artist statement

comatose progress comatose

Comatose charcoal on hot press paper 24″x36″

i have a love-hate relationship with artist statements.  its right up there with resumes, & self-evaluations.  sometimes it seems making the piece was easier to create than that short statement that’s adjacent to your work.  it always feels more like a psychological test than a simple explanation of intent.  youre damned if you over simplify your objective, & youre damned if you dont at least try to convey that there was even a slight fleeting thought that motivated it.  i like to learn from the statement the medium used when installations seem effortless or on the flip-side, incomprehensibly complex.  other times, i read it to verify that what i got out of the work is what the artist intended me to get out of it… but thats the funny thing about art — once its created, it really doesnt matter what you meant to say, because people take it how they want to take it.  they appreciate it, or depreciate it as they see fit.  sometimes i think art can do without the statements entirely, and other times i wish they were more upfront.

my final college body of work was based around this internal struggle i had, about how what i make can be conceived, then perceived, any which way.  i wanted to create images that motivated the viewer to draw on prior experiences, memories, or maybe just their gut, and build a narrative around what they see.  their own biases fill in the gaps.

my work also ventured into role reversal, and playing with tensions either via body language, juxtaposition of figures, or the building up of pigment on the paper.

i suppose what i just wrote could function as an artist statement, and it actually may be a lot better than the ones i submitted for grades along with my art, because its candid.  either way, purging/sharing my struggles and successes will help me in the long run.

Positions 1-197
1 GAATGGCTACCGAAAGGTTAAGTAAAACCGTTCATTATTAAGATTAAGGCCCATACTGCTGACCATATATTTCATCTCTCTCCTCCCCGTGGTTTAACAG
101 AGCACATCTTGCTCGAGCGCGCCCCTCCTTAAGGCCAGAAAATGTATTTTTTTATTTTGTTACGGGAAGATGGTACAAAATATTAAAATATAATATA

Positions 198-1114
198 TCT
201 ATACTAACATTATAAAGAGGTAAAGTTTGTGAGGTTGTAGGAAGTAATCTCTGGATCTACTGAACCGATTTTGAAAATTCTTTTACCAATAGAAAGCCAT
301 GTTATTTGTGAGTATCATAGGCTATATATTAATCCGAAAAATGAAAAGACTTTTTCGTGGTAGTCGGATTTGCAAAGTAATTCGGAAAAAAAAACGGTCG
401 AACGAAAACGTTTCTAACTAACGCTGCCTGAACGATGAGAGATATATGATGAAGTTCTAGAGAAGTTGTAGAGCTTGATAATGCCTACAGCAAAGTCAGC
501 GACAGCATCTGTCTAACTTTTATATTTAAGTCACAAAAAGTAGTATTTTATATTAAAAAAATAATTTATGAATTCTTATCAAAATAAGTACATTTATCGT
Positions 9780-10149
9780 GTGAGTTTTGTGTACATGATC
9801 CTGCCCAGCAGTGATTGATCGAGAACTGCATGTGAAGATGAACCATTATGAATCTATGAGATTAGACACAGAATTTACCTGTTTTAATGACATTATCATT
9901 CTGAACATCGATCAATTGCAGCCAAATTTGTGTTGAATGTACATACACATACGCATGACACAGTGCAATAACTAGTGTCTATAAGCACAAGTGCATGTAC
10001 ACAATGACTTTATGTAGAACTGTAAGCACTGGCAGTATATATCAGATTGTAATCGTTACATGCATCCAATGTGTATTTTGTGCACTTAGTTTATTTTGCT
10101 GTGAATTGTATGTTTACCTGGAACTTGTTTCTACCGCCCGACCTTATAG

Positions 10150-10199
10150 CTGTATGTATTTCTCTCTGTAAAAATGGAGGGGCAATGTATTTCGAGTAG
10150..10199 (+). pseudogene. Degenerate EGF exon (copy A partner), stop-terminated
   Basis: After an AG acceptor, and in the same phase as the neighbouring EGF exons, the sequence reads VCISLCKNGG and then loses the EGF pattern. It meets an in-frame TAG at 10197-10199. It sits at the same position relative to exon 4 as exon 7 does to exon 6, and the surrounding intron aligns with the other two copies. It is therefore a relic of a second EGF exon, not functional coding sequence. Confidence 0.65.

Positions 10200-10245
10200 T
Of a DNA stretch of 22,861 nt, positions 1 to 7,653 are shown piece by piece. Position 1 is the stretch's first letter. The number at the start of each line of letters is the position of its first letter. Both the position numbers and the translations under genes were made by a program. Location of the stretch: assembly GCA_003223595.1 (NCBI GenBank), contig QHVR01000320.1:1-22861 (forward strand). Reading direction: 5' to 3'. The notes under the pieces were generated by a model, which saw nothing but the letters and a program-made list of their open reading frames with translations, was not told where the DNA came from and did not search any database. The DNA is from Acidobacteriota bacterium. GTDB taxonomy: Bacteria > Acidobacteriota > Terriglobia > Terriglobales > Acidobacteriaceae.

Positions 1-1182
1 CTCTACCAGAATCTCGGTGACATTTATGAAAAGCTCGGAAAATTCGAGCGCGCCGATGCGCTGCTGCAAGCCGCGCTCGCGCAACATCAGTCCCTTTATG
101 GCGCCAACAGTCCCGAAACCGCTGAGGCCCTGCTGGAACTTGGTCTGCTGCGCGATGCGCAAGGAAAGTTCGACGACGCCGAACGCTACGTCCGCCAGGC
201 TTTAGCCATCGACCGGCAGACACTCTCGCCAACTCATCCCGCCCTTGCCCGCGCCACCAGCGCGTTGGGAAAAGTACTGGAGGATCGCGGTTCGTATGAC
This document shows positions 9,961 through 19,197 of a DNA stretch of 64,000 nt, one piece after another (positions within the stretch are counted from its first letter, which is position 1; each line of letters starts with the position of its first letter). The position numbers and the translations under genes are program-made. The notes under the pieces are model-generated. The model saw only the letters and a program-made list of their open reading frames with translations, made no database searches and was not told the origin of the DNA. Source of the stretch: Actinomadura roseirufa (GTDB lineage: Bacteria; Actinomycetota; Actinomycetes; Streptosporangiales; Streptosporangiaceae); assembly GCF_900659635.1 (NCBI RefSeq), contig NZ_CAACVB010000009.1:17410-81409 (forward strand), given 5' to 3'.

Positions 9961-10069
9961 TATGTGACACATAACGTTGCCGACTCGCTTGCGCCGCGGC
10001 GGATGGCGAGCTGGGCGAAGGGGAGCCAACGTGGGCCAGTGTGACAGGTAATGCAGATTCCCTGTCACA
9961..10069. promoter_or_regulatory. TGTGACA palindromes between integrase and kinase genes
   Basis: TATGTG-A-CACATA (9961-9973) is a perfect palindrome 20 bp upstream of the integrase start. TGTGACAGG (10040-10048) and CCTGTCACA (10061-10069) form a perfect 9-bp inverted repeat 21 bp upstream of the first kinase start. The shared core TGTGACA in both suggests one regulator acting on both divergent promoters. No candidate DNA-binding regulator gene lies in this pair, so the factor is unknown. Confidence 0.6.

– mm.

rainy day fund

9 rainy day fundRainy Day Fund oil on canvas

So here’s a little more about me as an artist.  This is the piece that was reviewed in the Honolulu Star Advertiser (unfortunately they don’t provide the access to the archives freely on the internet) & was a part of the HI/NY show in 2013.

It ties in to a greater body of work, my senior portfolio for graduation, but this piece is important to me because it’s kind of the “in your face” work to disprove any prior doubts classmates and other professors had in me.  Prior to my final semester at UH i had a very grueling one with a professor who is a credible, well-connected artist, but didn’t help me grow & improve, which i think is one of the biggest sins an educator can commit.  That’s not to say i wasn’t trying to learn, just, her criticism came without other outlets, lacking inspiration for me to look to.

Now people not from an art community can argue, “well art is subjective, so what does she know?”  Even i have asked myself that.  People have a love/hate relationship for art they don’t understand, & it’s all about the “individual experience” someone has with a piece, so supportive friends and family asked, “how can she judge your work as bad?

And who knows, maybe it still is “bad art.”  What do i know?  But the biggest criticism i faced, was that my work was too “stylistic.”  Now, after being told this, naturally, i inquired about what she meant.  nothing was ever clear enough for me to fix. i looked it up in the dictionary, googled images for examples, asked other artists, other professors, asked writers, family members; no one had the same definition, or explanation of what made my work too stylistic.

So that brings me to my final semester, feeling defeated, & completely out of place.  what was i doing graduating with a BA in art, when everything was too “stylistic”?? thankfully, my final professor in college pulled me out of my funk.  she always had new suggestions, specific criticisms that i could actually work with.  telling me my proportions are off is something i can fix.  suggesting i build layers of charcoal more in certain areas to create intensity is something i can work with.

this piece was shown alongside an abstract piece done by my critical professor.  i am proud of what i’ve done, because it is an example of my ability to adapt, & is proof that with help, i can make worthwhile art.

i hope you enjoyed the little back story to this painting :]

– mm.

idle hands

let’s be honest, since graduation there’s been nothing to compel me to break out my galkyd, brushes, primed canvases, and sit down to paint.  there’s no pressing deadlines, the fear of harsh critiques, or anyone to demand something “less stylistic” this time, or “less melodramatic”.

i need to be my own motivation.
thus, trusty blog, you shall be my critic, mentor, & competition.

be patient, for i am ever so rusty..